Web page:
4. There is only one circle that can pass through three non-collinear points.

5. Tangents drawn from an external point are equal.

6. The angle subtended by an arc of a circle at the centre is double the angle subtended by it at any point on the remaining part of the circle.

7. Angles in the same segment are equal.

8. The angle in a semi circle is a right angle.

9. In a cyclic quadrilateral, the sum of the opposite angles is 1800. If one side of cyclic quadrilateral is produced, then the exterior angle is equal to the interior opposite angle. The quadrilateral formed by angle bisectors of a cyclical quadrilateral is also cyclic.

10. Equal arcs make equal chords.

11. When two circles touch, their centres and the point of contact are collinear. If they touch externally, the distance between their centres is equal to the sum of radii and if the cicles touch internally, the distance between the centres equals the difference of the radii.

12. If from the point of contact of a tangent, a chord is drawn then the angle which the chord makes with the tangent is equal to the angle formed by the chord in the alternate segment.

13. Area of the circle is r2. Area of sector with angle θ = pr2 θ

                        360

 

TRIGONOMETRY

In a right angled triangle, three ratios must be learnt:

1. Sin A = Opposite/ Hypotenuse

2. Cos A = Adjacent/Hypotenuse

3. Tan A = Opposite/Adjacent

Some important ratios are given in the following table:

ANGLE

RATIO

0

0

1

0

30

1/2

3/2

1/3

45

1/2

1/2

1

60

3/2

1/2

3

90

1

0

Undefined

 

 

ALGEBRA

Quadratic equations: The equation ax2 + bx + c = 0

where a, b, c are real numbers and , is a quadratic equation.

Quadratic equations can be solved by factorising.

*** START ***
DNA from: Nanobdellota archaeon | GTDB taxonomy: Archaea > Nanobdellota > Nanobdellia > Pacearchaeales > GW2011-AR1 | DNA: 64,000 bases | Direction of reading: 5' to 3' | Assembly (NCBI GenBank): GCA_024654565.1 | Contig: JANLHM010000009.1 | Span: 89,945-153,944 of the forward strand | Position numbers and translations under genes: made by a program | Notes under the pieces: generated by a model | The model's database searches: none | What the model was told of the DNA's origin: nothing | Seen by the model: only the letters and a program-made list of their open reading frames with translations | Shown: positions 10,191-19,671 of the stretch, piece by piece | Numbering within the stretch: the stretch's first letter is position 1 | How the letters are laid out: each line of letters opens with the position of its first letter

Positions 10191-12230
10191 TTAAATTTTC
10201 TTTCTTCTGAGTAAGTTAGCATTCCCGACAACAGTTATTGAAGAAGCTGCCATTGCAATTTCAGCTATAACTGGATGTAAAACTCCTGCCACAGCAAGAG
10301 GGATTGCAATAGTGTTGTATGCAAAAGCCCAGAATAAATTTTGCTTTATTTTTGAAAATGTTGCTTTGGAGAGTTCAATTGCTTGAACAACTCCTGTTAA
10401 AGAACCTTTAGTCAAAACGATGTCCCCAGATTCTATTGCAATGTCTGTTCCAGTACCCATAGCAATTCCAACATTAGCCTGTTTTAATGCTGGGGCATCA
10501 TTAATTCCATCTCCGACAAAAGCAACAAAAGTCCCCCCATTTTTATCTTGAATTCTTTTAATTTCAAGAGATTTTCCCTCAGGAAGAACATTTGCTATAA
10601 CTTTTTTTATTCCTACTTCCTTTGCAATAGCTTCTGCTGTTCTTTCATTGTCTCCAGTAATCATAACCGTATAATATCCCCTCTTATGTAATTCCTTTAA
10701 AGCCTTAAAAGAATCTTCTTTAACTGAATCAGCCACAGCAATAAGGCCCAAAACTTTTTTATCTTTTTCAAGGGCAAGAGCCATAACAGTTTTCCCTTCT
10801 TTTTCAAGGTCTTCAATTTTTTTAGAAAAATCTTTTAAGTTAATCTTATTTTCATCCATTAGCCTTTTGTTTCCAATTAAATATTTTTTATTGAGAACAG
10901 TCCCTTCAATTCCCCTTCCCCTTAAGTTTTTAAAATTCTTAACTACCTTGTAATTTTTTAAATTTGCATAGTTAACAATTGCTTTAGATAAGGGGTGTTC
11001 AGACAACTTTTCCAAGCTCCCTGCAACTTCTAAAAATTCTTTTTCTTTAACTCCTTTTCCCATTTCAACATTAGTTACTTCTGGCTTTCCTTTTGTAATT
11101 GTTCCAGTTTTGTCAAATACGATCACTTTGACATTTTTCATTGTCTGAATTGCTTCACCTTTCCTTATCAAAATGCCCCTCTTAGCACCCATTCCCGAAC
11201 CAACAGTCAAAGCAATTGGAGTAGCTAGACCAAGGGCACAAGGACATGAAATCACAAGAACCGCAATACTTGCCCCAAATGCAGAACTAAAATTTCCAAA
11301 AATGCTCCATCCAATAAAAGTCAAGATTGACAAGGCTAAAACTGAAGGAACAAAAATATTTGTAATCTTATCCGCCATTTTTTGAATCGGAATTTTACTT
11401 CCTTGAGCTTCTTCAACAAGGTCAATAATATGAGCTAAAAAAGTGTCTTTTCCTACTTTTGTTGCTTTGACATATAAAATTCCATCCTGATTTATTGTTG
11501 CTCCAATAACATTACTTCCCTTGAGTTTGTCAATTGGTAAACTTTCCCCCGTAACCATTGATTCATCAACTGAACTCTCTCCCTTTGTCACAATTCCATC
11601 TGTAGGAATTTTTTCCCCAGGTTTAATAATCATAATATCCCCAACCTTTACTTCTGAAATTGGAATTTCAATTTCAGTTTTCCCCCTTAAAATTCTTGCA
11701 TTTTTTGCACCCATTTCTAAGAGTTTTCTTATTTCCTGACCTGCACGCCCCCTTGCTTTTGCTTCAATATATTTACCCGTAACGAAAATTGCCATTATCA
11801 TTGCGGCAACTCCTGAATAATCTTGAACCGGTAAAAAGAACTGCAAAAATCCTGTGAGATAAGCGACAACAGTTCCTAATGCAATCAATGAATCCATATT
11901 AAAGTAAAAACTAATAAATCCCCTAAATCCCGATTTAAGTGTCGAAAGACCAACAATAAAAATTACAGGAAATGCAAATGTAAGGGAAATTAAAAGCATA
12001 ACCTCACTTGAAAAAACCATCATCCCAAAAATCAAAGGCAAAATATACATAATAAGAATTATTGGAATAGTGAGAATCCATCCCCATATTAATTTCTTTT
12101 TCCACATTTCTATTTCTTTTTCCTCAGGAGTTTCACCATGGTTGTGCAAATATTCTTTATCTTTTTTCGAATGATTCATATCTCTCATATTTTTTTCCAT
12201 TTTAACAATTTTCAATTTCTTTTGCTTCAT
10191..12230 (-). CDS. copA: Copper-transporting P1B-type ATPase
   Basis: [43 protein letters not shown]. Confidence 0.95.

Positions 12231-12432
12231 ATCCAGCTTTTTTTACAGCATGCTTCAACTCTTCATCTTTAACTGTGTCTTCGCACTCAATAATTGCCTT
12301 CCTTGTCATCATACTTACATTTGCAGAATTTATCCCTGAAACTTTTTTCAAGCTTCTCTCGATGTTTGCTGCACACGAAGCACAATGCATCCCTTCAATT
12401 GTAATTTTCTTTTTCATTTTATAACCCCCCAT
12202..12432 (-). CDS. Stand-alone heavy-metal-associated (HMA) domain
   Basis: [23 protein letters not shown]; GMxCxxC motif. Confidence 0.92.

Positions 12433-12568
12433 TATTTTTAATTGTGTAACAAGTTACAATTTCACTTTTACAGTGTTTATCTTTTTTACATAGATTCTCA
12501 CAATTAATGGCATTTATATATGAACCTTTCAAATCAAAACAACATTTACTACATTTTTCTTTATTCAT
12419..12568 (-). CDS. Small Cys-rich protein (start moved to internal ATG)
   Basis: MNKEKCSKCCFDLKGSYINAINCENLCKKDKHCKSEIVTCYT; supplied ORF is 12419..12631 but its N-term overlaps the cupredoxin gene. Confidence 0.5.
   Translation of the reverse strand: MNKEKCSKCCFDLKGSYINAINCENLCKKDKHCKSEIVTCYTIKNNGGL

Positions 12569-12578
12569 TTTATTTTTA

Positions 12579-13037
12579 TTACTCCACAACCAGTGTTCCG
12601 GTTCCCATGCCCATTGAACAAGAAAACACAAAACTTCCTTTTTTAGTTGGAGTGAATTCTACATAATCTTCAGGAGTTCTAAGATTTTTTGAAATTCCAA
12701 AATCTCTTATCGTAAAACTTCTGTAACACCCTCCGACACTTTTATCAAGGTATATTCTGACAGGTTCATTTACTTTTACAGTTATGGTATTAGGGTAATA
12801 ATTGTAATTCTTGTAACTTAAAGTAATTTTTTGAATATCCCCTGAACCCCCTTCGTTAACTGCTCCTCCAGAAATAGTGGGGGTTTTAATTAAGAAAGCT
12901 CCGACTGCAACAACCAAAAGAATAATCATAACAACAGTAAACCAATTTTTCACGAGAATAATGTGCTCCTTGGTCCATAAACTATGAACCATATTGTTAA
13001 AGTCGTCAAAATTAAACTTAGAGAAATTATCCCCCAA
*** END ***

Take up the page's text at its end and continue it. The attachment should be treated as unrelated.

Two solutions are obtained, which are also called roots of the equation.

If the equation ax2 + bx + c = 0 cannot be factorised, the roots are obtained by the formula:

a) If b2 - 4ac is positive, the roots and are both real and unequal.

b) If b2- 4ac is a perfect square, then the roots are rational and unequal.

c) If b2-4ac is zero, then the roots are real and equal.

d) If b2-4ac is negative, the roots are complex and unequal. The value of b2-4ac is called the discriminant.

If a and b are the roots of a quadratic equation ax2 + bx + c = 0, then

a + b = -b/a and ab = c/a

 

Formulae: It is useful to remember the following formulae:

1. (x+y)2 = x2 + 2xy + y2.

2. (x-y)2= x2-2xy + y2.

3. (x+y)2 - (x-y)2 = 4xy.

4. (x+y)2 +(x-y)2 = 2(x2 + y2).

5. (x+y)3 = x3 + y3 +3xy(x+y).

6. (x-y)3 = x3-y3-3xy(x-y).

7. x2-y2 = (x+y)(x-y).

8. x3 + y3 = (x+y)(x2+y2-xy).

9. x3-y3 = (x-y)(x2 + y2 + xy).

10. (x + y + z)2 = [x2 + y2 + z2+2(xy +yz + xz)].

11. x3+y3 + z3-3xyz = (x + y + z)(x2 +y2 + z2- xy - yz - zx).

12. If x + y + z = 0, then x3 + y3 + z3 = 3xyz.

The converse is also true.

 

Surds and indices: The following formulae are useful:

1. am an = am+n

2. am/an = am-n

3. (am)n = amn.

4. (ab)n = an bn and (a/b)n = an/bn

5. a0 = 1.

6. na = a1/n.

7. n a.b = na.nb.

 

Sets:

n(AUB) = n(A) + n(B).

If the sets intersect, then

n(AUB) = n(A) + n(B) -n(AB).

For three sets,

n(AUBUC) = n(A) + n(B) + n(C) - n(AB) - n(BC) - n(CA) + n(ABC).

 

Illustrations: (Based on previous years CAT question paper)

1) A train running at the speed of 60 km/hr crosses a pole in 9 seconds. What is the length of the train?

A. 120 metres B. 180 metres

C. 324 metres D. 150 metres

Answer: Option D

Explanation:

Speed= (60 * 5/18) m/s = (50/3) m/s

Length of the train = (Speed x Time) = (50/3 * 9) m = 150m